Oil Futures Settle Lower As Virus Fears Dim Energy Demand Hopes

Crude oil futures settled lower on Friday, weighed down by concerns over energy demand outlook in the wake of sharp spikes in new coronavirus infections in several states in the U.S.

With new cases rising sharply, raising possibilities of another lockdown where businesses have already reopened, and a delay in reopening in certain places, it is feared that demand for energy may fall in the near term or may not pick up as expected.

West Texas Intermediate Crude oil futures for August ended down $0.23 or about 0.6% at $38.49 a barrel.

Brent crude futures were lower by $0.14 at $40.90 a barrel.

WTI crude oil futures shed about 3.4% in the week.

According to the U.S-based Johns Hopkins University, over 9.5 million people have been infected globally due to coronavirus, while the global death toll from the virus topped 484,000.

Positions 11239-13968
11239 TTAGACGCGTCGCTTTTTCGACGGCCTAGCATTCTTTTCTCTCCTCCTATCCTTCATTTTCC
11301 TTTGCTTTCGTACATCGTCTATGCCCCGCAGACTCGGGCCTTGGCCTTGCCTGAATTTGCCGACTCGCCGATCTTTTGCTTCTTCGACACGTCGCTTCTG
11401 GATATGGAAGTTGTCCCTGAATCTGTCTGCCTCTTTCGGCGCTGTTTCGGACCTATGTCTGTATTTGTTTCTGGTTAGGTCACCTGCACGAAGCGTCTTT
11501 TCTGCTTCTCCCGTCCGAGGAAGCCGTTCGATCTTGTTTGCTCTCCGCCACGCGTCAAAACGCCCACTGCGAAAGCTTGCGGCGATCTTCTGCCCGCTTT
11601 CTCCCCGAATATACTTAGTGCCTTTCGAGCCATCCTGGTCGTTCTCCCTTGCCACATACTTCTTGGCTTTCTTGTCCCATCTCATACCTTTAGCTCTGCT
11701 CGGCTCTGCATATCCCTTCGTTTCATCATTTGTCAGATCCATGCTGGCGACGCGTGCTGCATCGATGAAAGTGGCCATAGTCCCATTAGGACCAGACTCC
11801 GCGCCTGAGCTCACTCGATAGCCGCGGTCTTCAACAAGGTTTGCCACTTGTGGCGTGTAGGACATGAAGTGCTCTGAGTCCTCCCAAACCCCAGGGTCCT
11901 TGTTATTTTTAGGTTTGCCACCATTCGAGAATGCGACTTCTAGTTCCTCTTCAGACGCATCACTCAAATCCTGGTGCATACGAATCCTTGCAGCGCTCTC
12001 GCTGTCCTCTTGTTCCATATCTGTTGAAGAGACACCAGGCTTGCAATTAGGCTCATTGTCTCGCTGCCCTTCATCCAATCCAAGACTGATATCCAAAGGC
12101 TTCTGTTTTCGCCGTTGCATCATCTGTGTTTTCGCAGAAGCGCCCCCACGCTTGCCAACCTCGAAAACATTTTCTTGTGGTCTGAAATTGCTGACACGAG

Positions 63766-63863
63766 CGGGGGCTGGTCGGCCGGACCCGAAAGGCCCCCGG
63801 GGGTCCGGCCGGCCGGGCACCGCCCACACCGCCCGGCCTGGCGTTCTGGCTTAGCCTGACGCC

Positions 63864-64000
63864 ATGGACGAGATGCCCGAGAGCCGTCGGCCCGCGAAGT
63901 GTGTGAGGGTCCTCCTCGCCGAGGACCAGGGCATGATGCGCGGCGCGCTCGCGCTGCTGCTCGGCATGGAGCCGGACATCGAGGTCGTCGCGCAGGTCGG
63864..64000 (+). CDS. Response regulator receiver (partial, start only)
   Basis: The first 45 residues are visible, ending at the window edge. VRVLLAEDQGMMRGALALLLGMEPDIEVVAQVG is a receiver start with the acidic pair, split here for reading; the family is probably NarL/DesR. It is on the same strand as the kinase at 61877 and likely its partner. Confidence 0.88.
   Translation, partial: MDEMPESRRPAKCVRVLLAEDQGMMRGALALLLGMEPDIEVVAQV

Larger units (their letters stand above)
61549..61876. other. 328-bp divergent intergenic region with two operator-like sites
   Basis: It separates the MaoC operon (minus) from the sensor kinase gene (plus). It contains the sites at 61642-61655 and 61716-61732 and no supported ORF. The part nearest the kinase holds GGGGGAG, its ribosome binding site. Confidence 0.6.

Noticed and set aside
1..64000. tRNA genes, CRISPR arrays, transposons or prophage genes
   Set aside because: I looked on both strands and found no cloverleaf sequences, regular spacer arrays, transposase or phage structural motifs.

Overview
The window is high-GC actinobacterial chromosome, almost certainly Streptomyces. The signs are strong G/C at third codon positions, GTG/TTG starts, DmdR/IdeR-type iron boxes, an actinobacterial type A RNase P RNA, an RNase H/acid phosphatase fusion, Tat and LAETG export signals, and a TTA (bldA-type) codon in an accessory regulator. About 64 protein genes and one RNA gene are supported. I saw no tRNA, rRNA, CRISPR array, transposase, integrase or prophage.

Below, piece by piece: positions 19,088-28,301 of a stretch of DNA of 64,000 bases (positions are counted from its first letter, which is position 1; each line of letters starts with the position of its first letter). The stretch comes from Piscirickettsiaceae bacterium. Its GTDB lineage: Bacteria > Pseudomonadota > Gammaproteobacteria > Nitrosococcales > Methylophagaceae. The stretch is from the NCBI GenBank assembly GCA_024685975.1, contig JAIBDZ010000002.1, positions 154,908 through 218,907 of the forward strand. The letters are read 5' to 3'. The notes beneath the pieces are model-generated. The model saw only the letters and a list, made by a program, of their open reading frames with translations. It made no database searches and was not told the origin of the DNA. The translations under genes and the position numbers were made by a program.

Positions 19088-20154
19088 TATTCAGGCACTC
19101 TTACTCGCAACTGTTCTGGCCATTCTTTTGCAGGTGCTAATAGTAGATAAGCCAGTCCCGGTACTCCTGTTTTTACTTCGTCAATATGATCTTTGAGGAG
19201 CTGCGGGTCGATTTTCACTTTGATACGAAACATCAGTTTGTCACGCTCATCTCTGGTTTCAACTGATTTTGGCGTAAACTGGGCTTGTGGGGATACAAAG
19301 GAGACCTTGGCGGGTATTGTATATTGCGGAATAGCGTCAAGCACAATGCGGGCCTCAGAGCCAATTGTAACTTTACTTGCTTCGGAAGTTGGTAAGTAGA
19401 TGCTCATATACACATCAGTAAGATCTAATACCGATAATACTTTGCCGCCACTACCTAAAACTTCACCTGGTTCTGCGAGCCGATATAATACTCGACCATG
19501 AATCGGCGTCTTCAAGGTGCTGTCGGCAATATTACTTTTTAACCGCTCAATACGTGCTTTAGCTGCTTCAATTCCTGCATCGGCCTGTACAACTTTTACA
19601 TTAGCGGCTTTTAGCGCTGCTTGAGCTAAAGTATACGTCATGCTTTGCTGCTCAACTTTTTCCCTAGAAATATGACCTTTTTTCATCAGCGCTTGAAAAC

The United States has the highest case count in the world, with over 2.4 million, including 122,370 fatalities and 656,000 plus recoveries.

The highest single-day tally since the pandemic hit the country in January was partly driven by spikes in California, Florida, Texas, Alabama, Missouri and Nevada. Many of these states reported their highest daily toll.

As infections and hospitalizations go beyond control in the state, Texas Governor Greg Abbott announced that the next phase of reopening will be delayed.

The U.S. Centers of Disease Control and Prevention (CDC) warned that the number of infected people in the U.S. is most likely 10 times higher than what was officially reported.

Meanwhile, data released by Baker Hughes showed the US drilling rig count fell by 1 unit to 265 during the week ended June 26. The report shows an overall decrease of 702 units from year-ago levels.

Offshore units were unchanged this week at 11 rigs. A total of 254 rigs were drilling on land, down 1 unit from last week. The number of rigs drilling in inland waters was unchanged at 0.

The report also said that rigs targeting oil fell 1 unit to 188, down 605 from the 793 rigs drilling for oil this week a year ago. Gas-targeted rigs were unchanged at 75.

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